Owen emphasises that the massacres caused by war do lead to crippling physical damage. In ‘DEDE’, he conveys this by the use of simile paired with alliteration “Bent double, like old beggars under sacks, Knock-kneed, coughing like hags”. These two lines, to begin ‘DEDE’ sets the mood of the poem, giving the audience a bitter greeting and asserts their fatigue. The comparison the men to beggars emphasises their ageing prematurely and that they have a lack of control over their life. Owen forcefully highlights how these men are going to war young but dying old due to the ageing of this war experience. This exposes the audience to the harsh reality of war also creates pity on the soldiers. By using effective alliteration on ‘Knock-kneed’ creates a stuttering march which emphasises the deterioration of the men in a physical manner. The audience can almost hear the stuttering of the march which involves the audience on their trek. The comparison of these men being to “old hags” is de...
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...ence the disillusionment in war.
Both poems reference to the ‘lie’ in war and emphasises that the truth needs to be revealed. By using metaphor and tone, Owen conveys that there is disillusionment. Owen allows the audience to re-evaluate our attitudes to war as he highlights the carnage and destruction of war to emphasise the sacrifice that soldiers were willing to make for their country. Wilfred Owen effectively highlights the carnage and destruction of war to educate the audience on the disillusionment in war.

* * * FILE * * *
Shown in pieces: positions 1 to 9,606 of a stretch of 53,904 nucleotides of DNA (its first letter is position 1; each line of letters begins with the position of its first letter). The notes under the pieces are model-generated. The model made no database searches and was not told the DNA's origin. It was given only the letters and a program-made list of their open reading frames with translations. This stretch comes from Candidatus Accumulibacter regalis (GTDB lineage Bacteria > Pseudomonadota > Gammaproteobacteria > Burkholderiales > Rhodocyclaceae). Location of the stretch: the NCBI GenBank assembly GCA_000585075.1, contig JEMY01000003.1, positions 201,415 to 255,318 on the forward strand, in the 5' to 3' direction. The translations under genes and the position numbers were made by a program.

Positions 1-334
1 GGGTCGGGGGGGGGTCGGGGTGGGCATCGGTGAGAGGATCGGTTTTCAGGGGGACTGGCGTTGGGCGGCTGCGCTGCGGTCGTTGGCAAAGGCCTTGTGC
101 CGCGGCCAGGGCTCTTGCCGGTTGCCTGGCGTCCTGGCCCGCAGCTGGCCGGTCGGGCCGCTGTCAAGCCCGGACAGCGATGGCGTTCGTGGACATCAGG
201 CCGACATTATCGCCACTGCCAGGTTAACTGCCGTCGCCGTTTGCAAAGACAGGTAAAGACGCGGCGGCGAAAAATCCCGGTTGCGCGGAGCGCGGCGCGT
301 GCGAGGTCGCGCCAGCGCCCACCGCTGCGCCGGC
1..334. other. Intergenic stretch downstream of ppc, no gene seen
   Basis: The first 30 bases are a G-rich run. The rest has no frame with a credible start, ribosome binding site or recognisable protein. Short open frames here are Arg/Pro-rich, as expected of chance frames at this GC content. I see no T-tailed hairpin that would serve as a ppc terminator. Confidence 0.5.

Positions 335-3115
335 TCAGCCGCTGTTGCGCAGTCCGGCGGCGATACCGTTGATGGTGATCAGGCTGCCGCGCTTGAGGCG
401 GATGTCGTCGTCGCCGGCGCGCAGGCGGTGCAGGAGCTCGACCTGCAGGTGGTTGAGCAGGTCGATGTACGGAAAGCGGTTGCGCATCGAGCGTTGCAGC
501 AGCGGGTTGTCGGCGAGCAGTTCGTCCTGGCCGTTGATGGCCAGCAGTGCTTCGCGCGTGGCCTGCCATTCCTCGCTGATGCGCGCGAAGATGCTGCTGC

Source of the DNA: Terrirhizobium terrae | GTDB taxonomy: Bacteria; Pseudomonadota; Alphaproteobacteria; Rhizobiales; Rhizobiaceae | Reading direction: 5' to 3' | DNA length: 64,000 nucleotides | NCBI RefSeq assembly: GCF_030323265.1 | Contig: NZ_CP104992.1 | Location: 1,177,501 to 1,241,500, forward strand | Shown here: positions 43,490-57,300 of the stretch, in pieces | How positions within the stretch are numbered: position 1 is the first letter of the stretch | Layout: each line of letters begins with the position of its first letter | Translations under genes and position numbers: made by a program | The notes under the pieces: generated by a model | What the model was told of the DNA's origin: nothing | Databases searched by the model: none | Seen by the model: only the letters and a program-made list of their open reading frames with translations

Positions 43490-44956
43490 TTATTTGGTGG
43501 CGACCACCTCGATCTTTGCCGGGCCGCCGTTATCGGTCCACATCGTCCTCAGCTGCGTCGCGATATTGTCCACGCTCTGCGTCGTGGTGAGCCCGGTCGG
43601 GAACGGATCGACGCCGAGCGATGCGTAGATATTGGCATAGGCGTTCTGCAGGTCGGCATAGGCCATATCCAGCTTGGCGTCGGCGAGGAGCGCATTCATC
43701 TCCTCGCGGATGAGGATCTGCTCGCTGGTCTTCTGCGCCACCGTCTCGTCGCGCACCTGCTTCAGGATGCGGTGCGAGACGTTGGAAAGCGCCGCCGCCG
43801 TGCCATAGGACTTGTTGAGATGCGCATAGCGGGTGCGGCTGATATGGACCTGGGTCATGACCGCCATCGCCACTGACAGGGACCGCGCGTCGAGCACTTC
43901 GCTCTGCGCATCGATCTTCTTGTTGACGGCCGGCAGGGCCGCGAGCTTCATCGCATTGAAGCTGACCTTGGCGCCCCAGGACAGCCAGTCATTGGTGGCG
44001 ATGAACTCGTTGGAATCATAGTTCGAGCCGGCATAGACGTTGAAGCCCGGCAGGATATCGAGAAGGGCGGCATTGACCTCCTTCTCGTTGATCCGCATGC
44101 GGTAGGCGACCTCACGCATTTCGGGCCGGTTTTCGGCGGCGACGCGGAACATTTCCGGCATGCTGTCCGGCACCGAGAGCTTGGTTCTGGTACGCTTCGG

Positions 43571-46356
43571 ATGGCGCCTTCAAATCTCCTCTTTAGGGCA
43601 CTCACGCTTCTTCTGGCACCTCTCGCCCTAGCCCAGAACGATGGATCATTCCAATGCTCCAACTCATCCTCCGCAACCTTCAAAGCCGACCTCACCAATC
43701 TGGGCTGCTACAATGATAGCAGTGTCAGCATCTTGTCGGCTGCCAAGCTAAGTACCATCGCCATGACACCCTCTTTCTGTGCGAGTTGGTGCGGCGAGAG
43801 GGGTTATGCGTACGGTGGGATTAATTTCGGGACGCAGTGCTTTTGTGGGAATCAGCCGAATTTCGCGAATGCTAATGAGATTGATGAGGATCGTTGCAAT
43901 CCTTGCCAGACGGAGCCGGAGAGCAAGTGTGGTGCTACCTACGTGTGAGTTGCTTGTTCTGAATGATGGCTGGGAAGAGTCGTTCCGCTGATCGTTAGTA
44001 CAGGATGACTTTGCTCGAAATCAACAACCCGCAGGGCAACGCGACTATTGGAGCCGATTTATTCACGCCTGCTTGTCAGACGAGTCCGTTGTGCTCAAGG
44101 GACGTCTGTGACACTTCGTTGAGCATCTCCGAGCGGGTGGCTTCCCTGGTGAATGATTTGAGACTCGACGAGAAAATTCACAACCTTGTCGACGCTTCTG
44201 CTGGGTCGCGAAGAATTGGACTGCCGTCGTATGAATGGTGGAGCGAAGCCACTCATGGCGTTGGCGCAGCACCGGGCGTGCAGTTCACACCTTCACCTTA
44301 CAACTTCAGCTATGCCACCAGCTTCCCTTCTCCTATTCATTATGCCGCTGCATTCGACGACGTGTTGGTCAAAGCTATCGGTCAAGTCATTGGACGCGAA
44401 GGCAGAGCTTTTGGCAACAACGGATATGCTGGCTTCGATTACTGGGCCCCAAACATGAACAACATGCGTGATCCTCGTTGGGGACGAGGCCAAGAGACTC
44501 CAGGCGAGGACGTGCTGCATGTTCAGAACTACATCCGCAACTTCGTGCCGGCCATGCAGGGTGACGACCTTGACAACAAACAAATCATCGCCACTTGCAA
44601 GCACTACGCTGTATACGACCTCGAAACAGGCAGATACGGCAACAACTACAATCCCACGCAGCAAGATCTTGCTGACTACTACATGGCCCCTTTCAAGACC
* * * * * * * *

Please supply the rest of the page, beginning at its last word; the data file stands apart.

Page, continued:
Owen masterfully depicts the carnage and destruction of war, to educate the audience on the disillusionment in war. Despite Owen’s poetry being specifically addressed to an early twentieth-century audience, his poetry is still powerfully effective today because he makes statements towards an unfamiliar human experience which conveys a message to all audiences.
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